Germany’s second attempt at getting a Unified Patent Court Agreement ratification bill quickly through parliament suggests that the German government is ignoring crucial issues raised by Britain’s exit from the European Union and by its disengagement from the UPCA itself.
In June 2020 the German government tabled a new draft ratification law of the Unified Patent Court Agreement (UPCA). The draft law has been submitted for consultation, which ended on 3 July 2020, to an unspecified list of interested parties.
A previous ratification law was annulled by a ruling of the German Federal Constitutional Court’s dated 13 February 2020 (published on 13 March 2020, see here). The court declared the ratification act null and void on the grounds that it amends the German constitution and therefore requires a two-thirds majority for approval, whereas the act had been approved by just 35 MPs. The court did not substantially address the remaining arguments in support of the appeal.
Germany’s new draft ratification law is apparently identical to the one appealed, and the government’s strategy seems to be merely to reach the required two-thirds majority, ignoring both the likelihood of further appeals, and the as yet unaddressed legal conundrum of Brexit’s effects on the UPCA.
United Kingdom set to leave UPCA and unitary patent
On 24 March 2020 the Minister for Science, Research and Innovation of the United Kingdom (UK) formally confirmed, in a letter to the House of Lords (see here) that the UK does not intend to continue participation in the Unitary patent and Unified Patent Court.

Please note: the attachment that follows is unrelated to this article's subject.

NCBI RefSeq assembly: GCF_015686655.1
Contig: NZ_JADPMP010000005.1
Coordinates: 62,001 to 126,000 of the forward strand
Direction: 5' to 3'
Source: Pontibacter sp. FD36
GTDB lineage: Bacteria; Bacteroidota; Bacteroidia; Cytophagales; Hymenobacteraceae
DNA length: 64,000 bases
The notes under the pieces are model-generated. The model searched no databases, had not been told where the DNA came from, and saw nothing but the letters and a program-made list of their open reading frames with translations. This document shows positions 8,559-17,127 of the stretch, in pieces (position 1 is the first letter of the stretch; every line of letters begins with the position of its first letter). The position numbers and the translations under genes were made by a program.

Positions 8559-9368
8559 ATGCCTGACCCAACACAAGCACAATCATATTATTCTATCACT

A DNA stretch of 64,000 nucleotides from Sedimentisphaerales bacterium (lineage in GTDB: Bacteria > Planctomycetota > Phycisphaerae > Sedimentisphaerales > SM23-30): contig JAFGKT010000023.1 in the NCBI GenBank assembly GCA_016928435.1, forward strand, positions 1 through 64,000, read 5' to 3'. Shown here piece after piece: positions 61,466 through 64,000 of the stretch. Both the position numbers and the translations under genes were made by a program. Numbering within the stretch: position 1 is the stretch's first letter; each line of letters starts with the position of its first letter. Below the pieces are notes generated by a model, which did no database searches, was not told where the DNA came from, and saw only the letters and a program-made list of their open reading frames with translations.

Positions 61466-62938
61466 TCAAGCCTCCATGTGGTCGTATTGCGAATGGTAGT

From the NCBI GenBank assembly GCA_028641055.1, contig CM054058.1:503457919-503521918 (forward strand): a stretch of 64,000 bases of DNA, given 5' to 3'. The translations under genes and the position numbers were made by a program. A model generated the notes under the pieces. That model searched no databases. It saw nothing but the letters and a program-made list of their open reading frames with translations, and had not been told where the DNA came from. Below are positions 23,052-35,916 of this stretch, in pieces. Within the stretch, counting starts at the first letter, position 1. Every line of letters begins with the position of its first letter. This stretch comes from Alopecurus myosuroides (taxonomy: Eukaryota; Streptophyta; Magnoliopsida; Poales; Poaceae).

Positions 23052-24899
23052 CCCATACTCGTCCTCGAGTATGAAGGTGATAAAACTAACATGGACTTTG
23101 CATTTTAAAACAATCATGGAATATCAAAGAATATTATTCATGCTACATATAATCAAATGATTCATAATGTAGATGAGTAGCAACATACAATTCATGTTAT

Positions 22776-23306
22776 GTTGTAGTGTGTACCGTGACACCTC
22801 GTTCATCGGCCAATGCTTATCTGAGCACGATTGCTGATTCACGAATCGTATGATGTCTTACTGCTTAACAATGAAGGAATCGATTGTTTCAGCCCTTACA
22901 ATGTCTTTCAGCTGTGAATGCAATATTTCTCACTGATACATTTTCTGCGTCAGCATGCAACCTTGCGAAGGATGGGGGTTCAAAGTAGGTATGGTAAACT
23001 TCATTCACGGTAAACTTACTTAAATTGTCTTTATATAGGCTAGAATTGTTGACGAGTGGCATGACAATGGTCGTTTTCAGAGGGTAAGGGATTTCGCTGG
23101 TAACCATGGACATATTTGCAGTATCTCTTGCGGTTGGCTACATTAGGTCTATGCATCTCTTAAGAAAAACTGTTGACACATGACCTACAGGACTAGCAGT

The letter explains that participation would be incompatible with the UK government’s approach to negotiations with the European Union, which rules out any alignment of UK law with European Union provisions as well as any jurisdiction in the UK of the Court of Justice of the European Union. However the European Commission has not yet received an official communication from the UK government.
Can Germany still ratify the UPCA?
European Union case law forbids the union’s member states from entering into an agreement with third countries (non-members of the union) if that agreement affects the union’s rules or alters their scope. So can Germany, a European Union member state, legally ratify the UPCA in its current form, which still formally includes the UK? Patrick Breyer, a German member of the European Union parliament, intends to find out.
On 5 May 2020, Mr. Breyer formally requested the European Commission to confirm that Germany no longer has the right to ratify the UPCA, to advise the German government not to ratify the UPCA as it stands and to say whether it would launch an infringement procedure against Germany if it ratified the UPCA in its current form. On 8 June 2020, Mr. Breyer submitted two further questions to the Council of the European Union.
The European Commission’s answer is already overdue, and Mr. Breyer has recently told the press that he plans to take legal action should he receive no answer, or an unsatisfactory one.
Moreover, the Foundation for a Free Information Infrastructure (FFII) published on 15 June 2020 a press release in which it threatens to file a second constitutional appeal should the new German ratification law be approved.
It looks like German government’s plans for a quick ratification of the UPCA might not work quite as swiftly as desired.